Example of market segmentation for charities

Donations to charities are generally classified as “unsought” goods in marketing principles textbooks. This means that many consumers will not deliberately seek out charities to donate to, as there is usually no direct benefit to them.

Therefore, like any unsought good product, charities need to be quite proactive in their marketing tactics and will generally need to employ direct marketing programs. Image advertising alone is unlikely to drive significant donations to the charities.

In this market segmentation example for charities, five market segments have been identified, using a broad psychographic form of segmentation, that will have implications for the likely success and responsiveness to the charities direct marketing programs. These five market segments are:

  • Already organized
  • Big fish
  • Socially aware
  • Not today, thanks
  • OK, as you asked nicely

market segmentation example for charities

Already organized

These consumers are not impulsive in terms of their charity donations, as they prefer to donate to as few charities of their choice, usually on a regular basis.

These charities are often selected through the consumer’s personal experience, where they may have had exposure or a need for the services of the charity either for themselves, or for a family member or acquaintance.

Because they have already organized and selected their charities that they are willing to support, they would be very unresponsive to the direct marketing efforts of any other charity. In other words, they are highly brand loyal and not switchers.

Big fish

Big fish are the market segment consists of wealthy individuals or corporate executives. They are a common target for all charities as they have larger amounts of money to potentially donate.

They are often targeted through conferences, seminars, lunches where there are guest speakers. They were also targeted on a one-on-one basis, whether charity may go through a formal “selling” process.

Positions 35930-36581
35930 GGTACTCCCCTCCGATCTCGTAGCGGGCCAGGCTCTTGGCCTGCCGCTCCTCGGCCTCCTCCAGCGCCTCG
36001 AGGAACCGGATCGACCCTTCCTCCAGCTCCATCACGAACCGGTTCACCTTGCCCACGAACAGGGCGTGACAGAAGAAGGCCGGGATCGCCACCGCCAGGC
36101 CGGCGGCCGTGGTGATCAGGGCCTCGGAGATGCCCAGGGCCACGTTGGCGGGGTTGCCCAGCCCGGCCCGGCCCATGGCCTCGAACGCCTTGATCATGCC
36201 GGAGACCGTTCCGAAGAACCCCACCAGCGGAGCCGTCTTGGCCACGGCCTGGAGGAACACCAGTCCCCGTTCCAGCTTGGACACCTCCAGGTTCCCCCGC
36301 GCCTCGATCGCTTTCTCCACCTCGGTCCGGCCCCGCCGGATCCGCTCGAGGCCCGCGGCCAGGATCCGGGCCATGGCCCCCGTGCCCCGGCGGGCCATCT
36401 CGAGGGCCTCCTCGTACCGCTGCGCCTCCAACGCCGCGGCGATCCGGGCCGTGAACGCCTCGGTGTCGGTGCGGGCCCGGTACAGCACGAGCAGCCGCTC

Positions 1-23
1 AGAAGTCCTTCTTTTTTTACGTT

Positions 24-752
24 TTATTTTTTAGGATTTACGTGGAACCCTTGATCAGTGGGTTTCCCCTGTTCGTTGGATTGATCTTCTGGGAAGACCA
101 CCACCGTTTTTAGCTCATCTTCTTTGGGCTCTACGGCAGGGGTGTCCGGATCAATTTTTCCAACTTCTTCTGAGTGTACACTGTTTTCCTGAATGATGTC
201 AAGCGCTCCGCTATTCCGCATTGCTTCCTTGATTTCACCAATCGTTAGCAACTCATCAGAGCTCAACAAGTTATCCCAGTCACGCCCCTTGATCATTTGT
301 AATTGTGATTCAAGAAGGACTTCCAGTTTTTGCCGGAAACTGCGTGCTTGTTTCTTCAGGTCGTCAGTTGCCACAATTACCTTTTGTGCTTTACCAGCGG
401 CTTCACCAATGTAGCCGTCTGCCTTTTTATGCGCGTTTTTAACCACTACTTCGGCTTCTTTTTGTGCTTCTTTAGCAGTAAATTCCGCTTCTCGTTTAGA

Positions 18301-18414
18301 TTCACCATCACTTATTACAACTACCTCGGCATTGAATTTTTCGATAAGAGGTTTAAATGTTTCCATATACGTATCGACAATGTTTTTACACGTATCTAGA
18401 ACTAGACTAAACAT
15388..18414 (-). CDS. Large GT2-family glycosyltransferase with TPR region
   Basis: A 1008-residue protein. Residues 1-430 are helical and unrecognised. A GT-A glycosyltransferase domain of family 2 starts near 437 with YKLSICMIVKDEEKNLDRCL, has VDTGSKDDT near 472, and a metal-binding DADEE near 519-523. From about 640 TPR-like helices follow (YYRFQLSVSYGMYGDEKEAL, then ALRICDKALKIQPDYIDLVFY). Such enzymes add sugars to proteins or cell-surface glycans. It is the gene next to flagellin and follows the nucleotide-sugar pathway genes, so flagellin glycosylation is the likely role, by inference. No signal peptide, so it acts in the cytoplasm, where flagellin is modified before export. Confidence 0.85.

Because they are frequently targeted, many big fish will ultimately end up in the already organized market segment (above), as it becomes easier to put these arrangements in place, rather than to respond to many requests.

This market segment, therefore, has a mix of charity brand loyal, as well as switchers. The switchers, however, are more likely to be one-off large donations rather than an ongoing source – requiring consistent marketing efforts.

Socially aware

The socially aware consumer group of those consumers who are more thoughtful, yet still impulsive, contributors to charity. When approached through direct marketing programs, they will primarily consider the merits of the charity and are not impressed with high pressure selling tactics or marketing hype.

They can be persuaded through rational argument and look for charities that have benefits aligned with their personal values as well as a lean administration cost, so that most of the funds go to the end user.

Not today, thanks

This consumer segment does not generally provide money to charities. This may be due to financial restrictions or simply their personal view of charities.

Therefore, they would be unresponsive to any promotional or direct marketing efforts.

OK, as you asked nicely

The final market segment in this example for charities are those consumers who probably do not want to donate money, but that generally quite passive all compliant people. Therefore, if asked directly, particularly in a social situation, they have difficulty saying no and will usually make a small donation.

This market segment is generally a consistent giver of funds, but higher cost promotional methods (such as face to face interception) is required – delivering a lower paid back on the marketing activity.

Regardless, each segment is quite challenging in its own right and requires a different marketing approach to deliver results.

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